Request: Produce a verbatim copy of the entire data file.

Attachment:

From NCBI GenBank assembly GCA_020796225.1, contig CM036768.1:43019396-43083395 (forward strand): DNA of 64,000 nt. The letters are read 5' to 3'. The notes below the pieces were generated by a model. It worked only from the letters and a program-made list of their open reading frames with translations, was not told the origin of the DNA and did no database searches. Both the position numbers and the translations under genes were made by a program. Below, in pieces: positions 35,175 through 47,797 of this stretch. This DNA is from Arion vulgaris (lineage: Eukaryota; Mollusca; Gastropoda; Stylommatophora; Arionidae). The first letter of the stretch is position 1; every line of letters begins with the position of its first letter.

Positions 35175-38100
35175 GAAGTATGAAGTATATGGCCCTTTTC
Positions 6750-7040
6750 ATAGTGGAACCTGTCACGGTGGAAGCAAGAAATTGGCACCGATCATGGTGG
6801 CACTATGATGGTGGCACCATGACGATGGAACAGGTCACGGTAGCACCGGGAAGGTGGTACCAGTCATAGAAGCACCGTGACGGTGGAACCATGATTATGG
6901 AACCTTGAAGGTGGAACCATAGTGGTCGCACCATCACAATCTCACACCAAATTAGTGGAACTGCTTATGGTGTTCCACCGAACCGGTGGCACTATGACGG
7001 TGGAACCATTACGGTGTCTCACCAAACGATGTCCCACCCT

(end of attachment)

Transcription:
From NCBI GenBank assembly GCA_020796225.1, contig CM036768.1:43019396-43083395 (forward strand): DNA of 64,000 nt. The letters are read 5' to 3'. The notes below the pieces were generated by a model. It worked only from the letters and a program-made list of their open reading frames with translations, was not told the origin of the DNA and did no database searches. Both the position numbers and the translations under genes were made by a program. Below, in pieces: positions 35,175 through 47,797 of this stretch. This DNA is from Arion vulgaris (lineage: Eukaryota; Mollusca; Gastropoda; Stylommatophora; Arionidae). The first letter of the stretch is position 1; every line of letters begins with the position of its first letter.

Positions 35175-38100
35175 GAAGTATGAAGTATATGGCCCTTTTC
Positions 6750-7040
6750 ATAGTGGAACCTGTCACGGTGGAAGCAAGAAATTGGCACCGATCATGGTGG
6801 CACTATGATGGTGGCACCATGACGATGGAACAGGTCACGGTAGCACCGGGAAGGTGGTACCAGTCATAGAAGCACCGTGACGGTGGAACCATGATTATGG
6901 AACCTTGAAGGTGGAACCATAGTGGTCGCACCATCACAATCTCACACCAAATTAGTGGAACTGCTTATGGTGTTCCACCGAACCGGTGGCACTATGACGG
7001 TGGAACCATTACGGTGTCTCACCAAACGATGTCCCACCCT